Jim Cahillane: Holidays offer opportunity to share love

  • About 400 people protesting the election of Donald Trump march down State Street in Northampton after attending a rally in front of City Hall on Sunday, Nov. 20, 2016. GAZETTE FILE PHOTO

Published: 11/22/2016 9:50:33 PM

Though our lives are measured in minutes, hours, days, months and years, few of them are likely to equal the one fast closing.

A few weeks ago I was struck by a Gospel reading: “Love thy neighbor as thyself.” My first thought was to expound on how difficult an injunction to love is for today’s hyperactive America. Everyone is wired into the world 24/7, yet it’s a world that’s increasingly incomprehensible.

My generation’s faith in our future was stolen when Jack Kennedy was murdered. Many of us rushed down to St. Mary’s Church in prayer and confusion. America has suffered an ongoing series of such shocks: MLK, RFK, Vietnam, Iraq, 9/11, wars that don’t end and mass shootings— painfully absorbed one by one.

Songwriter and rapper Lin-Manuel Miranda who wrote and starred in the Broadway musical, “Hamilton,” spoke directly to millions of hearts from his poet’s soul. On accepting his Tony Award just hours after the Orlando Pulse nightclub killings, Lin tearfully cried out, “Love is love, is love, is love, is love, is love, is love, is love!”

Demonstrators are on the streets of America proclaiming: Love Trumps Hate! Bumper sticker slogans make a point, but seldom change anything. In this case love is the operative word. A few examples:

In the musical, “Oliver,” lyricist Lionel Bart asked, “Where is love?” He deepened love’s mystery by asking, “Does it fall from skies above?” Here he reinforces what churchgoers have heard all their lives: God is Love.

The early death of the groundbreaking PBS news anchor and reporter, Gwen Ifill, inspired a tribute from New York Times columnist David Brooks. In his column he said of Ifill, “If she didn’t go to church on Sunday she felt a little flatter for the whole week.” Brooks went on to observe, “A spirit as deep and ebullient as hers needed nourishment and care.”

How many more of us are feeling in need of nourishment and care? Where, asked a motherless Oliver, is love found?

Presidential elections earn their place in our nation’s history and our individual memories. I’ve generally preferred Democratic policies and candidates. Given the national circus just ended, you may smile along with me in knowing that one major knock on Adlai Stevenson was his divorce. Trump has married three times and admitted to so many affairs that he described escape from social diseases as his personal Vietnam.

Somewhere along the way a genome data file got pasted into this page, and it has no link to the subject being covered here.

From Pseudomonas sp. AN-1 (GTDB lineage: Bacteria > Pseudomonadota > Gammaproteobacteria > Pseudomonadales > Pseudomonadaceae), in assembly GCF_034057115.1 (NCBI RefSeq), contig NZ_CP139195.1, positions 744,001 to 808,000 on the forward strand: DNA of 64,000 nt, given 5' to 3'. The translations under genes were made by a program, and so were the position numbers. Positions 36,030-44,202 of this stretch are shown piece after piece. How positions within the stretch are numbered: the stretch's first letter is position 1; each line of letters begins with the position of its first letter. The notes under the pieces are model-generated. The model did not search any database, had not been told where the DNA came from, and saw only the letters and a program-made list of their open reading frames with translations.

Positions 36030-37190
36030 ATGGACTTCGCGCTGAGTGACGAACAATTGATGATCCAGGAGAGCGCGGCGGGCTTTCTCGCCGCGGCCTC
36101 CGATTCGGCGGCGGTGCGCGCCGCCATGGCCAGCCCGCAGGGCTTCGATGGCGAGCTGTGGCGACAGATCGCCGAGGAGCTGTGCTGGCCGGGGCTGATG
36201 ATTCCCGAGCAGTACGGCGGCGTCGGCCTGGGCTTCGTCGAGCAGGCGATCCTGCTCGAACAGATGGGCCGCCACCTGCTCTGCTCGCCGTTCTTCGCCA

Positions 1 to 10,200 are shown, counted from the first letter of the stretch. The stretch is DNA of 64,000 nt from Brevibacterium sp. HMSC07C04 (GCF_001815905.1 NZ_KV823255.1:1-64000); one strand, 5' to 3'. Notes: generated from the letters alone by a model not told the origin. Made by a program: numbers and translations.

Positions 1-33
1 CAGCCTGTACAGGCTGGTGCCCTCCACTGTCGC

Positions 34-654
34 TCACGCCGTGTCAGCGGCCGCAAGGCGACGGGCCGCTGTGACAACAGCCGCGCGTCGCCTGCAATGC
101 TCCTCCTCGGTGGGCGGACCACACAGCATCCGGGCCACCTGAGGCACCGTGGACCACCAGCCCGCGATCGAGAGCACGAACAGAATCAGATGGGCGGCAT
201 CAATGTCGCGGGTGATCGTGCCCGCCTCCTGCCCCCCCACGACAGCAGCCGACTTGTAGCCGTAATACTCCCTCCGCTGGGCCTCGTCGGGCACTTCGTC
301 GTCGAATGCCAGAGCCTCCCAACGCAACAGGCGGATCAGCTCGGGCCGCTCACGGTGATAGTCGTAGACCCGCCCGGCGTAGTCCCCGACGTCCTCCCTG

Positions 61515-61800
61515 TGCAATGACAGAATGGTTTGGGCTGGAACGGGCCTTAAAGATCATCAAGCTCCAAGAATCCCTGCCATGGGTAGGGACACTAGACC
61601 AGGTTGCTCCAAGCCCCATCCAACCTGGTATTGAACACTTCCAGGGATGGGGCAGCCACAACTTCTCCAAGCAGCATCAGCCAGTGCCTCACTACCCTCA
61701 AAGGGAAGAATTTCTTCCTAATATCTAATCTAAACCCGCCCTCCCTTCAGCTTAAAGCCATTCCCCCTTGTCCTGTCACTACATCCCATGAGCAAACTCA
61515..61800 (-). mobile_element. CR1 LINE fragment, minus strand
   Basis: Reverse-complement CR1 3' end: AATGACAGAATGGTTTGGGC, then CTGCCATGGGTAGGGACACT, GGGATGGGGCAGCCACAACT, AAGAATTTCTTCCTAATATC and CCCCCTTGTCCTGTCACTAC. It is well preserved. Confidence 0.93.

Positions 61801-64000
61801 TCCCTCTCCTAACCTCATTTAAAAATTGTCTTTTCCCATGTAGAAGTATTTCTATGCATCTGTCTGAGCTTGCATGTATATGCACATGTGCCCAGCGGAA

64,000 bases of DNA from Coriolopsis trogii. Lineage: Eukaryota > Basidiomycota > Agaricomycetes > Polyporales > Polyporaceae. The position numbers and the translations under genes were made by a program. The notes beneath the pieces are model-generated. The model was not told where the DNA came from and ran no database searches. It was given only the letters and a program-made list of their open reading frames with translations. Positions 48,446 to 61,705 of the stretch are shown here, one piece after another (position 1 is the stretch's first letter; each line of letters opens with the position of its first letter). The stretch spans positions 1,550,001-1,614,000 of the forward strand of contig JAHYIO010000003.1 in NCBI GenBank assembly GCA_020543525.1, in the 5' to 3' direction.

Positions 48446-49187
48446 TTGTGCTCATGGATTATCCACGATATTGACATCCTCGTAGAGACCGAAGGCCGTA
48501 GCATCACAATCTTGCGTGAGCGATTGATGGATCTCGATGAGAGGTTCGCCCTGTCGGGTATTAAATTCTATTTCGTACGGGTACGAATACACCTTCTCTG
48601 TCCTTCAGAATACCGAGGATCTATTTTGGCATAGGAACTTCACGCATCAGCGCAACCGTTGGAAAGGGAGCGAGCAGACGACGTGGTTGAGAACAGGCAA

Major newspapers and polls were giving Clinton a 98 percent chance of victory. Not only did she lose, but lost in “rust belt” areas that supported Obama and Democratic initiatives like Social Security, better health care, increased minimum wage, unions, day care and parental leave.

We are left to wonder at what went wrong. “Put not your faith in princes,” warns a psalm. Even good people may let you down.

What little I know about elections is that people vote their wallets. Historians will argue that the FBI, Russian hackers and WikiLeaks all played destructive roles in Hillary’s defeat. Her campaign faults are being deeply analyzed and criticized in ways that we never heard when the polls had her winning. I will leave the Monday-morning quarterbacking to experts who came down hard on Hillary in 2008 when she lost to Barak. I don’t recall hearing repeated charges of misogyny back then. This year the M-word seemed to be in every newscast.

Misogyny takes on the character of a foreign language to men who respect their wives, mothers, sisters, aunts, daughters, daughters-in-law and sisters-in-law, grandmothers plus co-workers and friends. A man rightly labeled as a misogynist puts him on the wrong side of love.

An interesting new book by Pope Francis, “The Joy of Love,” speaks of family love. Francis approves of today’s increasingly popular friendly embrace, which he credits to Jesus. I don’t recall that many hugs growing up, but celebrate them when they come my way.

Like Pope Francis, I, too, am open to positive change and endorse brotherly and sisterly hugs, not to mention those of our children and grandchildren.

The holidays offer us new opportunities to share love, which is the crème de la crème triumph of love over hate.

James Francis Cahillane, of Williamsburg, will present “A Northampton Journey: From Pumps to Politics to Print” and read from and sign his new book, “The Pilot’s Satchel,” at Historic Northampton at 2 p.m. Dec. 3.




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